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Arch Enemy's Michael Amott and Jeff Loomis Talk New Album, 'Will to Power'

Arch Enemy's Michael Amott and Jeff Loomis Talk New Album, 'Will to Power' Arch Enemy's Michael Amott (left) with his signature Dean Guitars Tyrant Battle Axe and Je Loomis with his signature Schecter Cygnus

“Well, there’s a first time for everything, right?” says founding guitarist Michael Amott from his home near Gothenburg, Sweden, where he’s taking a few days to decompress before Arch Enemy meet up at their rehearsal space in Frankfurt, Germany.

There, they’ll practice their summer festival set, which includes “The World Is Yours,” the first single from their new album Will to Power.

“You know, sometimes things don’t work out,” Amott says. “I don’t really want to elaborate on that. At the time, it was, of course, surprising. But I called my brother, [band co-founder] Christopher [Amott, who has been in and out throughout the group’s history] and he finished the tour with us. What’s really surprising is that we didn’t miss a show.”

When asked about the incident, Cordle had no comment. “Not interested in anything to do with them,” he texted.

Putting out fires and overcoming challenges has become a regular task for Arch Enemy. The band is currently on its third vocalist; 14-year screamer Angela Gossow quit in 2014 before Cordle left; she currently manages Arch Enemy from her home in Germany. When Christopher Amott wasn’t in the band, Fredrik Åkesson and Cordle played for two years each, the former from 2005 to 2007 before leaving to joining Opeth, and the latter from 2012 to 2014 before joining Sanctuary.

But with every lineup shift came change and, frequently, growth. Gossow’s replacement, Alissa White-Gluz, the 32-year-old former vocalist for the Canadian metalcore band The Agonist, is a personable, charismatic growler with a ferocious death metal roar and a surprisingly pleasant singing voice. As difficult as it is to replace a vocalist, Arch Enemy fans have taken to White-Gluz, partially because Gossow introduced her to the band, and in part because her exuberance and blue hair appealed to the Hot Topic crowd.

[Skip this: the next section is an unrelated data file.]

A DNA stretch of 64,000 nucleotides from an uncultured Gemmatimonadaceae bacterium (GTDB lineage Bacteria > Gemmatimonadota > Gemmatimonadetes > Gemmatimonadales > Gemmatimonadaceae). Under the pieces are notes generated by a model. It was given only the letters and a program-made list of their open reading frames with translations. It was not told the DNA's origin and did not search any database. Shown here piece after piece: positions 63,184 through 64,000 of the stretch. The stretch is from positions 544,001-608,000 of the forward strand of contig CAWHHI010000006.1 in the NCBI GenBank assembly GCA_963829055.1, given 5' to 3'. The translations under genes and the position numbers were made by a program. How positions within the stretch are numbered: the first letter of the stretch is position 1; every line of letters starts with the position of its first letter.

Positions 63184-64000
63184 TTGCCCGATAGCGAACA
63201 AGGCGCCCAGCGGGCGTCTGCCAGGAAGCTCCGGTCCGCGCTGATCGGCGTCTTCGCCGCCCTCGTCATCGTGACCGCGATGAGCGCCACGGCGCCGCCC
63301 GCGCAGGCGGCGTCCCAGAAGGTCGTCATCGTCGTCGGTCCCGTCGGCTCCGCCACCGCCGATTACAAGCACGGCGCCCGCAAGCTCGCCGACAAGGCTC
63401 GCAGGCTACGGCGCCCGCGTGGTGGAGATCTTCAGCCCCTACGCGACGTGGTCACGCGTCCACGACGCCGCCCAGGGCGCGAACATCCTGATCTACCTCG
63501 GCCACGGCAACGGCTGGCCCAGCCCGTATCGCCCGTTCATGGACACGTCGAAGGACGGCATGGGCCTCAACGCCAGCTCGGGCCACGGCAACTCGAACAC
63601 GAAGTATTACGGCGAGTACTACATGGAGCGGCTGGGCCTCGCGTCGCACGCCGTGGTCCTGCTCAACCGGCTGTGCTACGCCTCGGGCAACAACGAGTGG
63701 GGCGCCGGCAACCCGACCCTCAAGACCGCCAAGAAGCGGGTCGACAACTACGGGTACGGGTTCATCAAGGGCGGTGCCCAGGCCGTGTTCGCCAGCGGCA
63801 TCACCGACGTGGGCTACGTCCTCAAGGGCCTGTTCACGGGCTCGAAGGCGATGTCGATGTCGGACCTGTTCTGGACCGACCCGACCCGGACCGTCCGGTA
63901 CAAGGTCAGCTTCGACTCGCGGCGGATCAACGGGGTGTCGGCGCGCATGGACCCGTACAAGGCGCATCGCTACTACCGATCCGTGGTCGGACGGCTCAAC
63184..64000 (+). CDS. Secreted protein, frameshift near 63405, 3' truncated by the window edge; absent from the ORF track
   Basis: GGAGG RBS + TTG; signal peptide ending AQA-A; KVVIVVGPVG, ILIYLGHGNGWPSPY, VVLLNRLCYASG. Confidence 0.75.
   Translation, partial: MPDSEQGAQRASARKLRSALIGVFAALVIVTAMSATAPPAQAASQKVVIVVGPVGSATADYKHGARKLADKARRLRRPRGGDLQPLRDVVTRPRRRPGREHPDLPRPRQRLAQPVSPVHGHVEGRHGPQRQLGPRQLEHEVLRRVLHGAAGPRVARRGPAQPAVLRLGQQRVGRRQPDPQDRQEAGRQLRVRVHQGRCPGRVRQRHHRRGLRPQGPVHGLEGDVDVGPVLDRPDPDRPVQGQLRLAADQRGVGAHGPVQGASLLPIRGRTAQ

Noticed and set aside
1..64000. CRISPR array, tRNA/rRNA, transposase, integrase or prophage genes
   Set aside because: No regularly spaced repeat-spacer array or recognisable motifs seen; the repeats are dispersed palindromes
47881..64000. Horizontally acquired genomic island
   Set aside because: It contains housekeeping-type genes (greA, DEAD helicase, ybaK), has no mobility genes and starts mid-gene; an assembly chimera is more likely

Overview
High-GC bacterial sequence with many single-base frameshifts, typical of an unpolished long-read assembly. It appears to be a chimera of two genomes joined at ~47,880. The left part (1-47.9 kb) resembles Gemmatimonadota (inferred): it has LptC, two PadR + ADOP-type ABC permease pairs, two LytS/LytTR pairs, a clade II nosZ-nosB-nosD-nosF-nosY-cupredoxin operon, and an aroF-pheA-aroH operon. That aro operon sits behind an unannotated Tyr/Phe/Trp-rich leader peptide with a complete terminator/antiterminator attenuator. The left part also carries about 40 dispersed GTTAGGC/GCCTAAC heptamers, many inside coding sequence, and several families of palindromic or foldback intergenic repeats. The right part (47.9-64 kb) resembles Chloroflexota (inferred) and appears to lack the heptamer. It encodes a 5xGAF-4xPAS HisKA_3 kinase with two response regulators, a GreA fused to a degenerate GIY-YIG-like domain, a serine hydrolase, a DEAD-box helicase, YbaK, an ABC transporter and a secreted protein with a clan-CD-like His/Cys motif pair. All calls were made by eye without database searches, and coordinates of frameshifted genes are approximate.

The most recent band recruit, ex-Nevermore cofounder and ace lead guitarist Jeff Loomis (who replaced Cordle in 2014) might be the most technically gifted player to join the AE ranks. And he’s stepped in at a great time. Twenty-one years into their career, Arch Enemy could be at the top of their game.

Will to Power is a striking, musically diverse album that combines elements of thrash, Gothenburg-style melodic death metal and stomping traditional metal with progressive touches. The tracks are highlighted by Amott and Loomis’ abundant guitar harmonies and fiery leads.

The video for the fiercely melodic “The World Is Yours” had accumulated nearly 4.5 million views less than a month after it was posted, and Arch Enemy just announced a co-headline U.S. tour with Trivium that runs through December 6 in Houston and could expose Arch Enemy to a younger, more mainstream following.

“I never considered Arch Enemy to be a death metal band, and I didn’t start Arch Enemy with the intention of being death metal,” stresses Amott. “I’ve already done that type of stuff [as a member of Carnage and Carcass], so I wanted to focus more on melody, while still keeping the music heavy. And I think this record does that.”


(from left) Arch Enemy's Daniel Erlandsson, Michael Amott, Jeff Loomis, Alissa White-Gluz and Sharlee D'Angelo